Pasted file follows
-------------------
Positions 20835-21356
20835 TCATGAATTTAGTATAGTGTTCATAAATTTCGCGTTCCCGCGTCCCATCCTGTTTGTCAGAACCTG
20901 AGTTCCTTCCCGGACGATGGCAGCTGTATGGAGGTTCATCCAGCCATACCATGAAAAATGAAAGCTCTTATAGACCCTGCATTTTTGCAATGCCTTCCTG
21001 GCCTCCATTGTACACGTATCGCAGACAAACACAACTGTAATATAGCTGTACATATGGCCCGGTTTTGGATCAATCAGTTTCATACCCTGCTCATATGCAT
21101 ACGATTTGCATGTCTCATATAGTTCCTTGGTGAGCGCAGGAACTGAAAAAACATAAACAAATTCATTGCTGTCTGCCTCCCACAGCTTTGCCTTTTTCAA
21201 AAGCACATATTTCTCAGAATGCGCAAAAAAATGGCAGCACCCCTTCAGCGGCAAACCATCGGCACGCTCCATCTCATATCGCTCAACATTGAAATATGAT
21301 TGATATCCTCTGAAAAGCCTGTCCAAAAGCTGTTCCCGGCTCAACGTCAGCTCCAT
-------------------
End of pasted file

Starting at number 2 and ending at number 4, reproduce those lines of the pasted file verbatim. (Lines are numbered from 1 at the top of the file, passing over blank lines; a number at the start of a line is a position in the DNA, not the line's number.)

20835 TCATGAATTTAGTATAGTGTTCATAAATTTCGCGTTCCCGCGTCCCATCCTGTTTGTCAGAACCTG
20901 AGTTCCTTCCCGGACGATGGCAGCTGTATGGAGGTTCATCCAGCCATACCATGAAAAATGAAAGCTCTTATAGACCCTGCATTTTTGCAATGCCTTCCTG
21001 GCCTCCATTGTACACGTATCGCAGACAAACACAACTGTAATATAGCTGTACATATGGCCCGGTTTTGGATCAATCAGTTTCATACCCTGCTCATATGCAT